Attorney General Paxton has joined a West Virginia-led cert-stage amicus brief requesting that the U.S. Supreme Court hear Loper Bright Enterprises, Inc., et al. v. Gina Raimondo, Secretary of Commerce, et al., to limit the power of federal administrative entities.
First, the case is a prime example of an unrestrained government agency that ought to have its authority checked by the Court. At issue is the National Marine Fisheries Service’s requiring commercial fishermen to allow “observers” on their boats, at a cost to be paid for by the fishermen themselves.
Second, the United States Court of Appeals for the D.C. Circuit recently ruled that the agency’s decision to essentially give itself the power of taxation is lawful under the Chevron deference doctrine, which says that when a statute is silent the courts should defer to an agency’s interpretation of its authority and allow its regulation to stand. Here, the circuit court misapplied the doctrine.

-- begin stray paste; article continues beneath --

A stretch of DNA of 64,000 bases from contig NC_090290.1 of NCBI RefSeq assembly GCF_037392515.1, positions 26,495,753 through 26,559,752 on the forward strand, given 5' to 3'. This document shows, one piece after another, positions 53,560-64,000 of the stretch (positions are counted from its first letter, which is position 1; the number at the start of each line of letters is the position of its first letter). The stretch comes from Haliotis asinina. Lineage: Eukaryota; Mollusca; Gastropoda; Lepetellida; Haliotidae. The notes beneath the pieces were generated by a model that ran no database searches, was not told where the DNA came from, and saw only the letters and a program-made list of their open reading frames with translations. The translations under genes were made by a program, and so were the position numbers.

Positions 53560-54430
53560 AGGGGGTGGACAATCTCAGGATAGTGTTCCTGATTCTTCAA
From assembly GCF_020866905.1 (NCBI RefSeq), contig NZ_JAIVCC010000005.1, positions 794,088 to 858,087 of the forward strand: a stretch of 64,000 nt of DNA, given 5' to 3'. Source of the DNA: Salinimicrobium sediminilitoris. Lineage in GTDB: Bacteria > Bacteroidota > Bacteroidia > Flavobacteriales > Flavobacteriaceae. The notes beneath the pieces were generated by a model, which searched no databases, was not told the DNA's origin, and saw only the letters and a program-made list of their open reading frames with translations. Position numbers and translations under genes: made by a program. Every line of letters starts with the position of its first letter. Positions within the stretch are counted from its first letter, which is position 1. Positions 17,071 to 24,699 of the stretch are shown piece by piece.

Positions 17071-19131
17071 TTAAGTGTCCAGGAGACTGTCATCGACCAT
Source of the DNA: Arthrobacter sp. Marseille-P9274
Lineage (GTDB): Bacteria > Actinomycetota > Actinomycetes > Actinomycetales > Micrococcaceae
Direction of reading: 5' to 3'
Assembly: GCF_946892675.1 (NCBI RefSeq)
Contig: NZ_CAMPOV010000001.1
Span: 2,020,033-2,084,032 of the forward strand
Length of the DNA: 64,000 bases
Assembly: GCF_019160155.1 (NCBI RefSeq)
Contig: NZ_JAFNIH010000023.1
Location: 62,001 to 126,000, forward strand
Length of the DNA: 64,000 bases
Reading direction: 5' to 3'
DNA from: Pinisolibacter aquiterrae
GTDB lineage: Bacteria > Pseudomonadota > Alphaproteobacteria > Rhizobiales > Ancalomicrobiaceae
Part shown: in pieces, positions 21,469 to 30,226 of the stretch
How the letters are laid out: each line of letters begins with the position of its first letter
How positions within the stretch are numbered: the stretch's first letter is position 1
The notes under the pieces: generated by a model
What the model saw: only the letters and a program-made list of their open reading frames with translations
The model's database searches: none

The brief urges the U.S. Supreme Court to use the case as an opportunity to limit government overreach in not just one narrow circumstance, but also in future situations where courts have historically deferred to overzealous agencies using Chevron as the justification.
“Deferring to an agency’s purported power to self-fund lets the fox both build the henhouse and buy the hens,” the brief states. “Here, it was bad enough that the majority allowed the agency to fund its own enforcement efforts without any ‘straightforward and explicit command’ from Congress. Worse still, it signed off even though the agency is not self-appropriating public dollars, but requiring private parties to foot the bill. The majority should have been especially cautious before deferring to an agency’s assertion of quasi-taxation power—particularly when, again, the most it had in support was statutory silence.”
To read the full amicus brief, click here.